Putin’s Long War against Russian Democracy

| Daniel Hoffman
Daniel Hoffman
Former CIA Chief of Station

Russians are fond of saying “men’she znayesh, dol’she zhivyosh,” translated as, “the less you know the longer you live.” President Vladimir Putin’s formative experience serving as a KGB officer and Director of the FSB explains why the Kremlin seeks to impose cyber sovereignty within its own borders while deploying more traditional Soviet/Russian espionage tactics to limit the flow of information and shape public dialogue within Russia and from Russia to the outside world.

Putin also holds a black belt in judo, a key principle of which is to use an opponent’s strength against them. Applying this judo technique to Russia’s strategic relationship with its stronger rival and “main enemy” the United States, Putin has targeted our open democratic institutions—the core of our strength as a nation—with a sophisticated array of intelligence operations.

Putin has sought to exploit open and free U.S. cyberspace, which serves as a force multiplier for commerce and freedom of expression, with hacking and influence operations. His intelligence officers are mounting a worldwide human intelligence (HUMINT) full court press targeting the United States.

Putin deliberately ordered the reduction of U.S. diplomatic mission staff by 755 employees in response to the new U.S. sanctions designed to punish Russia for interfering in the U.S. 2016 election. Putin indicated he could have countered with other measures but chose to impose a level of reciprocity on the complement of our respective diplomatic missions.

Based on my experience of having worked in Russia, reciprocity appears to be a public cover story designed to conceal Putin’s true motive. His sight set on March 2018 when he will stand for election again, Putin purposely sought to degrade the U.S. mission’s ability to track Russia’s internal politics, especially its next presidential election.

Along with the Russian domestic election monitor Golos and Organization for Security and Cooperation in Europe (OSCE) election observers, the U.S. Embassy staff in Moscow and the consulates closely followed Russia’s parliamentary election of 2011 and presidential election of 2012, both of which Russian and international observers condemned as fraudulent. Following the elections, protesters demonstrated on Russia’s city streets while Putin reverted to the Russian/Soviet pretext of accusing the U.S. of trying to instigate a color revolution to drive Russia into chaos.

Putin was seeking to marginalize his domestic Russian opponents, many of whom risked their lives by protesting in Russia’s city streets, by falsely declaring them a fifth column that was doing the bidding of Russia’s external nation-state enemies, including NATO and the United States.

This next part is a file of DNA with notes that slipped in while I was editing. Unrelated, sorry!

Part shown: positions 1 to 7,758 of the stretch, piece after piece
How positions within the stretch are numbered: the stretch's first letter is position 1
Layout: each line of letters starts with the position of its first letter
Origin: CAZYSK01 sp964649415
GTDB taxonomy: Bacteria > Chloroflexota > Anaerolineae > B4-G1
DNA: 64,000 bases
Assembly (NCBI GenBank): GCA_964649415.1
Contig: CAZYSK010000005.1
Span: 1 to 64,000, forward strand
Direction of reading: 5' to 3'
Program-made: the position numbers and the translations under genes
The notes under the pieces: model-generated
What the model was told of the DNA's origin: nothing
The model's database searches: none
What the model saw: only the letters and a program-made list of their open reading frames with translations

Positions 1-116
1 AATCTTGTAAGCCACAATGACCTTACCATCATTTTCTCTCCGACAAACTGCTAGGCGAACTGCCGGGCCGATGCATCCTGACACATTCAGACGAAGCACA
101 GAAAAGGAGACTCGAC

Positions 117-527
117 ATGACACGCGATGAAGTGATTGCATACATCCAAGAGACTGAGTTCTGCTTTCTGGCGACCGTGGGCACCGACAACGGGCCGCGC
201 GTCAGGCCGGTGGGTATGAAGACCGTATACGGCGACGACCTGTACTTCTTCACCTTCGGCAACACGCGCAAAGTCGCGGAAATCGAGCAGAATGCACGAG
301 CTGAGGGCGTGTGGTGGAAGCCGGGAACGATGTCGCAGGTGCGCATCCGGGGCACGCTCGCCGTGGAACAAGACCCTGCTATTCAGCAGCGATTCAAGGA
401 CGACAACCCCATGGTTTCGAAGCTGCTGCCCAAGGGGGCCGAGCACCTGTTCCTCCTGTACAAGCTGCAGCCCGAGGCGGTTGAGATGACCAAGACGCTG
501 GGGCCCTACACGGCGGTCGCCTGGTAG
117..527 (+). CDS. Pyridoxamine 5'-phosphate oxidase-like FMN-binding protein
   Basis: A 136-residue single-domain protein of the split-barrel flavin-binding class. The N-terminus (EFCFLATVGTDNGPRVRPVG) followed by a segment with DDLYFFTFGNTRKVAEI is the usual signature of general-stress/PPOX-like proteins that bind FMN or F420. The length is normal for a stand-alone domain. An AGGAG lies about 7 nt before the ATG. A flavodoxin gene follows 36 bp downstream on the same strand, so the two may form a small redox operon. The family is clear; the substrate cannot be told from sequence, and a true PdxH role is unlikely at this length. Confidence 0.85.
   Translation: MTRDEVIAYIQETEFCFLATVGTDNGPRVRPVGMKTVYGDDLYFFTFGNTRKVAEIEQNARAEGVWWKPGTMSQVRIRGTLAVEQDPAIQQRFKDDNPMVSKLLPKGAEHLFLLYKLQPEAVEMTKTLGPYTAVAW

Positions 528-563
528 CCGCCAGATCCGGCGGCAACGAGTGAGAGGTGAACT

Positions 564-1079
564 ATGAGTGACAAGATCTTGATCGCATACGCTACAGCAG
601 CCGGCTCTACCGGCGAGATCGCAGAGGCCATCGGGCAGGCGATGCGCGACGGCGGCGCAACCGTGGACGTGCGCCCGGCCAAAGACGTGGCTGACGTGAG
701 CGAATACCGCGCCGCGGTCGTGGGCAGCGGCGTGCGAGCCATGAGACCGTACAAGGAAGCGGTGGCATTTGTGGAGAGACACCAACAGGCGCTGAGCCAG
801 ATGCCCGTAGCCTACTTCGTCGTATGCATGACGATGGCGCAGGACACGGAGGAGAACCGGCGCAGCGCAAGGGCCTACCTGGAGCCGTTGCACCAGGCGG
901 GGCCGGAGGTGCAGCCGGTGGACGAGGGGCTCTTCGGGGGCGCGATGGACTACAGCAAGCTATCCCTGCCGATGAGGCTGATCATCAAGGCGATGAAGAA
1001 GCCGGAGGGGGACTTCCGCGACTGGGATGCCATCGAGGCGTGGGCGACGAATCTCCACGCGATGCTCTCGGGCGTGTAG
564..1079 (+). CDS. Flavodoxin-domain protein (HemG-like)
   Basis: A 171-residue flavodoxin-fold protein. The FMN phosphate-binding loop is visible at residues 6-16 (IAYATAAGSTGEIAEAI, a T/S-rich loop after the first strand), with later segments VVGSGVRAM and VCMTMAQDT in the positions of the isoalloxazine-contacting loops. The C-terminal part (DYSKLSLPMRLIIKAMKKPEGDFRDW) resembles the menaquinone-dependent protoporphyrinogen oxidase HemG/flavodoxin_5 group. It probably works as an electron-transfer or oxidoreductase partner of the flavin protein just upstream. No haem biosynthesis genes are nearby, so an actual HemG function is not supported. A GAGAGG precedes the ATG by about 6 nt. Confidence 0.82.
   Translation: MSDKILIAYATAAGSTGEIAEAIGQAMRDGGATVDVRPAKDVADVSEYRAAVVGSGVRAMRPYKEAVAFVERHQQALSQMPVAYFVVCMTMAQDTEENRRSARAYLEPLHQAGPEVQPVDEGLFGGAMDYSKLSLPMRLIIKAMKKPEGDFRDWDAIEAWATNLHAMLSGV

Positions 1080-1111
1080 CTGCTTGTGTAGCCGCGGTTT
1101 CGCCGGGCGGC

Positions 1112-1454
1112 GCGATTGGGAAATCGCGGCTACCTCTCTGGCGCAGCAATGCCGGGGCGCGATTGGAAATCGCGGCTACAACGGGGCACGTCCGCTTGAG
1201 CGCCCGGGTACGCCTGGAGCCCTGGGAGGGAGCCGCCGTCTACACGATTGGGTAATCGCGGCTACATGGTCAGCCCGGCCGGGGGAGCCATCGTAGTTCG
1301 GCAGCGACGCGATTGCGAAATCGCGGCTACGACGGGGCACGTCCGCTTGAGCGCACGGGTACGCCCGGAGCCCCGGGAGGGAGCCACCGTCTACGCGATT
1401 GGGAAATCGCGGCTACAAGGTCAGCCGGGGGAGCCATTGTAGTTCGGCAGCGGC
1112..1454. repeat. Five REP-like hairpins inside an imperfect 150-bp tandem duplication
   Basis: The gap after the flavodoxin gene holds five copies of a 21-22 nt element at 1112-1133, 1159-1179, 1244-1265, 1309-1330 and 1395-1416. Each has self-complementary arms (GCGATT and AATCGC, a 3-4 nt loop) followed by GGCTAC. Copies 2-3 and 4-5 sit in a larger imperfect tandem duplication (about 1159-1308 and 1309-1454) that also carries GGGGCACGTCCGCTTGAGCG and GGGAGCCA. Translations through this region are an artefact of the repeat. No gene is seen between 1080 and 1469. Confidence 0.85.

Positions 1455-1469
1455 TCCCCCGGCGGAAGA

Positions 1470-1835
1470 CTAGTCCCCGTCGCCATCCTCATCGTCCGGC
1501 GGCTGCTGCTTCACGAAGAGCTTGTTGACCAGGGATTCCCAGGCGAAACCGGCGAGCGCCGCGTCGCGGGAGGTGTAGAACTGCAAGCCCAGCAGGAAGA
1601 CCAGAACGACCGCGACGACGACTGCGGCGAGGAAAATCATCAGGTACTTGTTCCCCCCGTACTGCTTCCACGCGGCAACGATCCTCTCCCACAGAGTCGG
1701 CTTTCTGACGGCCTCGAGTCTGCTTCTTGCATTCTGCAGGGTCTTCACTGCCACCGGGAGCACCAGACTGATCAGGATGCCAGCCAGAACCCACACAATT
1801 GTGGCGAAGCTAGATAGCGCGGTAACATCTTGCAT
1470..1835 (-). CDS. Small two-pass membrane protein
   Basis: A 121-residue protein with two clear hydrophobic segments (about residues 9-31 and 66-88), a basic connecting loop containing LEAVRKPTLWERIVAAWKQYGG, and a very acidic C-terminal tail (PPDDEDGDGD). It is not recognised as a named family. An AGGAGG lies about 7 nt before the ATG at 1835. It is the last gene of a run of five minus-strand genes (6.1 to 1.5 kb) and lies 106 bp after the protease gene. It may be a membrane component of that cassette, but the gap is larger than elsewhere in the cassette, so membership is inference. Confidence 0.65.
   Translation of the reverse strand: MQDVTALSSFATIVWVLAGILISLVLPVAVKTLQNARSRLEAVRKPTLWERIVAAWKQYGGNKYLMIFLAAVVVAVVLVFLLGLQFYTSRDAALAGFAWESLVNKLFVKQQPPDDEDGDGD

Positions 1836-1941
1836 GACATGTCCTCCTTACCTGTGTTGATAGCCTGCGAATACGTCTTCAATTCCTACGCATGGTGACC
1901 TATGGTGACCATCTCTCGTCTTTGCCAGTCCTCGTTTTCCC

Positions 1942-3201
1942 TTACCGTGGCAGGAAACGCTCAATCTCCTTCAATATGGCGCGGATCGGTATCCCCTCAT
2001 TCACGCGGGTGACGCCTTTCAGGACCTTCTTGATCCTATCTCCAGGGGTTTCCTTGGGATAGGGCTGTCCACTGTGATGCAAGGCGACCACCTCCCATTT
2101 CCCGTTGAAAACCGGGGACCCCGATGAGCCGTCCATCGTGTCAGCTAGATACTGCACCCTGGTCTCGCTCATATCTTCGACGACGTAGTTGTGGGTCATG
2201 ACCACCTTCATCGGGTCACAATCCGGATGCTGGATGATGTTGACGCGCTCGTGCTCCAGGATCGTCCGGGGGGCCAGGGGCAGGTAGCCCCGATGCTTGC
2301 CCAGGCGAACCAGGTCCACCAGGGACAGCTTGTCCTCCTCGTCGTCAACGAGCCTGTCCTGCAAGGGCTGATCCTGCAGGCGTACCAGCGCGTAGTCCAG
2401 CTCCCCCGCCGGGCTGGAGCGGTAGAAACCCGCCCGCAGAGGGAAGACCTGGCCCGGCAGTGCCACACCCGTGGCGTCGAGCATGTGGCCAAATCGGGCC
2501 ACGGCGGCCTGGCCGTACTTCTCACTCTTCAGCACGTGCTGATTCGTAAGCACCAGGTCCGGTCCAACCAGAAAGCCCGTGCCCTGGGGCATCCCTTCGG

According to a State Department 2013 Inspector General report, the U.S. Moscow embassy and consulates in St. Petersburg, Yekaterinburg, and Vladivostok employed about 1230 staff, including 930 locally employed Russian staff and 300 U.S. citizens. Russia is requiring the U.S. total number of staff, including Russians, be reduced to the number of Russian officials serving in the U.S.—455—by September 1. The Russian embassy and its consulates in the U.S. do not employ American local staff.

The U.S. government will need to determine how to divide these significant cuts among the 35 U.S. government agencies with representatives in Russia. We can be sure the U.S. mission will suffer a loss of substantive expertise and administrative support at our embassy and consulates in Russia.

Seventy years ago, legendary U.S. diplomat George Kennan, using the pseudonym “Mr. X,” published “The Sources of Soviet Conduct” in Foreign Affairs. Drawing on deep substantive expertise from having served in Moscow and the region, Kennan outlined the policy of containment, which became the foundation for U.S. Cold War strategy. One year prior while serving as Charge of the Moscow embassy, Kennan wrote the “long telegram,” which outlined the themes on which he expounded in the Mr. X article.

Following in Kennan’s tradition, generations of U.S. officials serving in Russia have immersed themselves in Russian culture, language, and politics. They have been the experts on whom successive administrations relied to understand the truth inside the country Churchill called a “riddle wrapped inside an enigma.” They have been the most astute observers of Russia’s political and economic development. Putin’s counter move to U.S. sanctions appears to follow in the KGB tradition of seeking to sow discord and inefficiency in the mission of the Kremlin’s “main enemy” with an eye towards continuing to mask Putin’s opaque rule and corrupt politics.

Putin considers the U.S. an existential threat to Russia’s national security. He speaks harshly of the military threat ostensibly emanating from NATO but only to conceal what threatens most his regime security: the spread to Russia of Western ideals of liberty, freedom, and democracy.

The Author is Daniel Hoffman

Daniel Hoffman is a former Chief of Station with the Central Intelligence Agency. His combined 30 years of distinguished government service included high-level positions not only within the CIA, but also with the U.S. military, U.S. Department of State, and U.S. Department of Commerce. Assignments included tours of duty in the former Soviet Union, Europe, and war zones in both the Middle East and South Asia. During this time, Hoffman developed substantive expertise on geopolitical and... Read More

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